Development of a versatile TaqMan™ real-time quantitative PCR (RT-qPCR) compliant anchor sequence to quantify bacterial gene transcripts from RNA samples containing carryover genomic DNA
Department of Biology, Université de Moncton, 18 Antonine-Maillet, Moncton, NB, E1A 3E9, Canada
BMC Biotechnology 2013, 13:7 doi:10.1186/1472-6750-13-7Published: 31 January 2013
In bacterial systems, the sequence congruence of genomic DNA (gDNA) and cDNA obtained following reverse transcription of RNA, makes gDNA an automatic target for qPCR primers. This could lead to aberrant gene expression quantification. This is why a rigorous treatment of bacterial RNA with DNase I is usually required to remove any traces of carryover gDNA. As bacterial RNA is known to be extremely labile, any procedure that affects RNA yield, such as DNase I treatment, can be logically assumed to also influence detection and quantification of gene transcripts, leading to either an underestimation or no detection at all. To address such problems, we have developed a novel and versatile TaqMan RT-qPCR compliant anchor sequence (MYT4) for quantifying bacterial gene transcripts without the need for DNase I treatment.
A non-genomic anchor sequence, henceforth referred to as MYT4 was designed using a synthetic DNA sequence called myIC, previously shown to share no significant homology to any known accession in the GenBank database. The sequence characteristic of MYT4 was kept within the design parameters required for the TaqMan RT-qPCR platform. The specificity and robustness of the novel MYT4 sequence was validated on RNA extracted from the bacterium Pseudomonas sp. LBUM300, grown under liquid culture and spiked soil conditions. Two transcripts, namely hcnC and phlD, were quantified from these two experimental systems. Using the MYT4 anchor, no RT-qPCR signal was detected from non-DNase I treated RNA, while strong signals were obtained using conventional reverse primers and RT-qPCR, indicating the presence of carryover gDNA in the RNA, extracted from either liquid culture or soil. Serial treatment of the RNA samples with DNase I (required to achieve absolute gDNA elimination) resulted in 50-70% loss of RNA which, when submitted to conventional RT-qPCR, significantly altered the transcript numbers detected when compared to the MYT4-based approach.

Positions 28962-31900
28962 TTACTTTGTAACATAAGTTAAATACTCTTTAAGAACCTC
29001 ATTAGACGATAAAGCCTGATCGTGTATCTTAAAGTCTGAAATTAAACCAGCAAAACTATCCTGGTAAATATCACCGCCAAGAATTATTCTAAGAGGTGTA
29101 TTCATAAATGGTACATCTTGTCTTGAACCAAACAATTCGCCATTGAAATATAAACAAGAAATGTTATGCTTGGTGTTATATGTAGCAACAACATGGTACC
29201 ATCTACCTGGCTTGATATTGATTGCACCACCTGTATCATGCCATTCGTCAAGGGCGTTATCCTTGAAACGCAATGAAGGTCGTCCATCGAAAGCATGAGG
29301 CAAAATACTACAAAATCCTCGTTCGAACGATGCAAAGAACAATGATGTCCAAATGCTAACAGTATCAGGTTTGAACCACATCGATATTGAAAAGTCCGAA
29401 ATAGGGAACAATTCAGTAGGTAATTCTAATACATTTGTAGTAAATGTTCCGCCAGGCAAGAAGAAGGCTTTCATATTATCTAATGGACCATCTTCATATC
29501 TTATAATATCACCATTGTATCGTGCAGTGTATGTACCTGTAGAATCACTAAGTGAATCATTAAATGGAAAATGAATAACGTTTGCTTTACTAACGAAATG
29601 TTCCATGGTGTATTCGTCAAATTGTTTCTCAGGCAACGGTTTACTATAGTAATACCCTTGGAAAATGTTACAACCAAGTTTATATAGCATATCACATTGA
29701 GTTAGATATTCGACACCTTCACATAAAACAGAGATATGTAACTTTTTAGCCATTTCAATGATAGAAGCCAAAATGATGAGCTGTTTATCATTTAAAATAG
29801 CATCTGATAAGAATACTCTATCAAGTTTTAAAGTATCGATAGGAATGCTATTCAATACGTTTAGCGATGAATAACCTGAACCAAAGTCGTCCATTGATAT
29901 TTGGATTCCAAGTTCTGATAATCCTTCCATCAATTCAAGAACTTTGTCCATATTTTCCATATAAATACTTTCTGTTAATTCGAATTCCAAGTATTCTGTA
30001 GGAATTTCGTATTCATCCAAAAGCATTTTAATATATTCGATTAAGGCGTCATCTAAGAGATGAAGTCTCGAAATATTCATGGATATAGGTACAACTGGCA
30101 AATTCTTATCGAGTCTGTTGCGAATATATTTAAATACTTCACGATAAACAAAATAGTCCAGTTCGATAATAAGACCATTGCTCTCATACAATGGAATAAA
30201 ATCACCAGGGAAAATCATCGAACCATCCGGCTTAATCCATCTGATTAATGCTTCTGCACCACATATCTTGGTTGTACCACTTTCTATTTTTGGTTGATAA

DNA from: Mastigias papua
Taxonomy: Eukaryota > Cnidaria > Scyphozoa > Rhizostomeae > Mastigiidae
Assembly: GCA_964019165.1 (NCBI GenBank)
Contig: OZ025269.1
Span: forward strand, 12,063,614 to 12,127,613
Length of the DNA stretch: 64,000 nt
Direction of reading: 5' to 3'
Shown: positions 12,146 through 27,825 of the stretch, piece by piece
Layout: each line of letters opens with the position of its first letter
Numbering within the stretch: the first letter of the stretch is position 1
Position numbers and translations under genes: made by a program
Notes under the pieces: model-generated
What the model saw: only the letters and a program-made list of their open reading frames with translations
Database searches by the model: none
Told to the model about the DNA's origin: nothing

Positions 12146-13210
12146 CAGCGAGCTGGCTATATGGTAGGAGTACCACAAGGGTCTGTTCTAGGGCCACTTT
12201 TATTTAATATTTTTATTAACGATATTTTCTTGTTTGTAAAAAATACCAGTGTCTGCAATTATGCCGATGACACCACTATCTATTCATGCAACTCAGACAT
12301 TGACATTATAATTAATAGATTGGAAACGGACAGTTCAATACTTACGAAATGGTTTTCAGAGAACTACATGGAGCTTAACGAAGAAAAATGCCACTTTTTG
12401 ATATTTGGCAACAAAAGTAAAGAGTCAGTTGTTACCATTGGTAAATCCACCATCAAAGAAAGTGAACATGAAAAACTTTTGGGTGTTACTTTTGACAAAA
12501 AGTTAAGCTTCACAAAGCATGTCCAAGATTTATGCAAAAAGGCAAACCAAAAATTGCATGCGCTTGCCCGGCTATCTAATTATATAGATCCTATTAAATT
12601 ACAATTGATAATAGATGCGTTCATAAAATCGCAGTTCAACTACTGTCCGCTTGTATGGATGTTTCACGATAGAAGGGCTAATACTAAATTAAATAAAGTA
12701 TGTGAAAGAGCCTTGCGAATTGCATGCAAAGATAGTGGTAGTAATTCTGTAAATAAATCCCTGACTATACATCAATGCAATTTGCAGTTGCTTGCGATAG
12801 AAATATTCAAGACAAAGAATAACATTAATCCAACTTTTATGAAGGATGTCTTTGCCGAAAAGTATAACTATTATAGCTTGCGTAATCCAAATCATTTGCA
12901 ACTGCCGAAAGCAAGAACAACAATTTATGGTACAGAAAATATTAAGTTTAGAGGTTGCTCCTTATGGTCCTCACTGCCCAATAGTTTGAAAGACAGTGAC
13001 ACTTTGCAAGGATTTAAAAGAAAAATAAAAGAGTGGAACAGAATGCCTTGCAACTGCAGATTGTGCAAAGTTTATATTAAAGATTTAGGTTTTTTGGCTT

Implementation of the versatile approach described in this study, which can be “retrofitted” to any existing TaqMan RT-qPCR system, should contribute to reducing the time and lowering the costs required to perform adequate bacterial RNA purification for downstream quantification of gene transcripts.